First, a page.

by Angela Guess
A recent report from Forrester Research entitled Avoid Process Data Headaches “points out that companies are often oblivious to the connection between data quality and process improvement. As a result, most MDM and BPM efforts remain siloed, with limited (if any) collaboration or coordination across the two teams. Also, data strategies sometimes focus much further downstream, around data warehousing and business intelligence, oblivious to the origin of the data — operational processes like order management, customer service, and procurement that capture all the raw data in the first place.”
The article on the report continues, “Most of all, there is often confusion around a key central tenet for data quality: Whose problem is it, anyway? Business, suggests Forrester’s report, often believes data quality is an IT issue. This, unfortunately, is true to a good extent: poor data models, application design and development practices (compounded by inadequate testing) are indeed a prime culprit in poor data quality. That said, Rob Karel, Forrester analyst and lead author of the report, suggests that IT must learn how to better educate and evangelize data issues in a language and a context that matters to the business — a responsibility that Karel puts squarely on IT.”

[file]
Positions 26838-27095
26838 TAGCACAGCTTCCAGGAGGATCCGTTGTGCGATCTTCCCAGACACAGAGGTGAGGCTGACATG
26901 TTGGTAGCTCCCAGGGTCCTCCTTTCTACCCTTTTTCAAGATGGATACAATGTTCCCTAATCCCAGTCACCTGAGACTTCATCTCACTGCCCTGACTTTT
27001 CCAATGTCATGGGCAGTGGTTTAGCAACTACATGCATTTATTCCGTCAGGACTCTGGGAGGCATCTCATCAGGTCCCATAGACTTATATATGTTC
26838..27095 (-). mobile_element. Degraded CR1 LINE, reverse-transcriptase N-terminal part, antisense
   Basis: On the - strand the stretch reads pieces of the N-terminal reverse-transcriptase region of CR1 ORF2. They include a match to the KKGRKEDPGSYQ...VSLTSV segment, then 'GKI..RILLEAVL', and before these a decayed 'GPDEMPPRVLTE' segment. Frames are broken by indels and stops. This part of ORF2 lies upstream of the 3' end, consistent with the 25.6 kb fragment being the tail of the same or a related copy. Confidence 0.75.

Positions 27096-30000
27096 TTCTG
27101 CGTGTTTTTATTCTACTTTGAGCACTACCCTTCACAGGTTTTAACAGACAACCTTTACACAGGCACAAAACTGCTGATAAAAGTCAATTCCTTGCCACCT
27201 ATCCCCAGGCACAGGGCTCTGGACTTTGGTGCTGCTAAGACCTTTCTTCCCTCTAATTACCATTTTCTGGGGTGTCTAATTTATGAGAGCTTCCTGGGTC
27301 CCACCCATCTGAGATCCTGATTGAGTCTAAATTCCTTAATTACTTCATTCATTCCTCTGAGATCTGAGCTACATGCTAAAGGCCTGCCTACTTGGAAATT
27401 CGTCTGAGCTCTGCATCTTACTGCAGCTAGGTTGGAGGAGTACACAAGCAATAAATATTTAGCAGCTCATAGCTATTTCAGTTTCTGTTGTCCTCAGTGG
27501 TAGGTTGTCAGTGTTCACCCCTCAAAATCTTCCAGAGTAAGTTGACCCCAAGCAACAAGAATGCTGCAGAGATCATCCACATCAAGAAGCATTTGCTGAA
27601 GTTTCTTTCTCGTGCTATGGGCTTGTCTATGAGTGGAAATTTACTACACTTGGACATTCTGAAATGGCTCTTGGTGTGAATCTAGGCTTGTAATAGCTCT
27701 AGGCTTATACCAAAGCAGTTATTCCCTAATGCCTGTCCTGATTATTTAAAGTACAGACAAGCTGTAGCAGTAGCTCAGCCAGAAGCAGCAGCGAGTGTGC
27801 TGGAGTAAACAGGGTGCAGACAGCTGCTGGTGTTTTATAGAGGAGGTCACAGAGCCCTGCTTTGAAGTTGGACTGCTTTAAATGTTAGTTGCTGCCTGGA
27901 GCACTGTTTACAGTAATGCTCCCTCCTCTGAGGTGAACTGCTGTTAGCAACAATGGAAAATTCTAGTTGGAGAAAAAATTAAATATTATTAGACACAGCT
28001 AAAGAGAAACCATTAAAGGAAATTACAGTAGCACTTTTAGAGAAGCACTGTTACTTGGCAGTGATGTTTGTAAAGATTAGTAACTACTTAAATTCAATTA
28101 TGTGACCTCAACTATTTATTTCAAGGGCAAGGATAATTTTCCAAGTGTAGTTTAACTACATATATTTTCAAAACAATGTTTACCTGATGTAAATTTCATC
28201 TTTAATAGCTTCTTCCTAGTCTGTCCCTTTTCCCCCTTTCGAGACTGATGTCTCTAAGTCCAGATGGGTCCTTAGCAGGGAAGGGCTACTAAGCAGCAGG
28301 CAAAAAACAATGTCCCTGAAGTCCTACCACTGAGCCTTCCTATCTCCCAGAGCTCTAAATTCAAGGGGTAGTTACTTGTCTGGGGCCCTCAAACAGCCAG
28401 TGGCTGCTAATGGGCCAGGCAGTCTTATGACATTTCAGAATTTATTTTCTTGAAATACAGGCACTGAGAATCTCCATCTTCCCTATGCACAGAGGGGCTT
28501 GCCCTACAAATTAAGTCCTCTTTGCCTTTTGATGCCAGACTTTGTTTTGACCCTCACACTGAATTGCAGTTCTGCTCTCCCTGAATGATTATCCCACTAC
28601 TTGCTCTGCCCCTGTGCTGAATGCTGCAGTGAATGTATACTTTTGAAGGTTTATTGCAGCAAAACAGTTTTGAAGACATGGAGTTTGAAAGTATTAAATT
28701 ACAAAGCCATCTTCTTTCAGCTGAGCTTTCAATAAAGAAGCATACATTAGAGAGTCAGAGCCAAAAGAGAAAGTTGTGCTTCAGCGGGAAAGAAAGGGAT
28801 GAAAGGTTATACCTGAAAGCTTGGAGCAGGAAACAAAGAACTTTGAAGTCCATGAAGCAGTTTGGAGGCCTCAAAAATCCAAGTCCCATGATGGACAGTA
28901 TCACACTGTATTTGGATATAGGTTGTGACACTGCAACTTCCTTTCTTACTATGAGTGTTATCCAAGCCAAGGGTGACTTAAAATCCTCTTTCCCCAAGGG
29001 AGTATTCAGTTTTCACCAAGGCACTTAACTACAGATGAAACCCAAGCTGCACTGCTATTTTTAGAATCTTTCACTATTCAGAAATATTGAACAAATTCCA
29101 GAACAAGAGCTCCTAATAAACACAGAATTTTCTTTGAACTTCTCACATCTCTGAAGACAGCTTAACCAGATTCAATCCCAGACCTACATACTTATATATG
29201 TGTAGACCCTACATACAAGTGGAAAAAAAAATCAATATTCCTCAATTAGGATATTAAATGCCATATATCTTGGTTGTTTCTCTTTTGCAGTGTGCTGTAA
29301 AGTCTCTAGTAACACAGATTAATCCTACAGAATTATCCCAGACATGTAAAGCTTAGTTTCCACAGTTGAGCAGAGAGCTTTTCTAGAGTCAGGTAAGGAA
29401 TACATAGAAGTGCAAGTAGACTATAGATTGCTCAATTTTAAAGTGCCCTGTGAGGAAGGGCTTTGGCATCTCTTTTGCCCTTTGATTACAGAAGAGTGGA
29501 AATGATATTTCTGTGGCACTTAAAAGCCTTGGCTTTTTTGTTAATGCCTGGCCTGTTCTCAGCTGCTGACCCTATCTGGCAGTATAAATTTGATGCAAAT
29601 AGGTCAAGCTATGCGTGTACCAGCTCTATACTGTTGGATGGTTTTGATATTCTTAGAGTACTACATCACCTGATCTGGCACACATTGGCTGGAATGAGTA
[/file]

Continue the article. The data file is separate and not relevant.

According to the report, “For data governance and process governance efforts to be successful, they both must frame their priorities and business value in the context of which business processes they are aiming to improve, transform and optimize, says Karel. Co-author of the report Clay Richardson challenges business process professionals to take more upfront responsibility for understanding and modeling process data relationships — a ‘sea change in the BPM world’ that requires the BPM team to shift their mindset towards process modeling. Unfortunately, says Richardson, most BPM methodologies out there do not overtly call out data modeling and analyzing the relationship between data and process.”
Rob Karel will be speaking on this topic next week in his keynote speech at EDW 2011.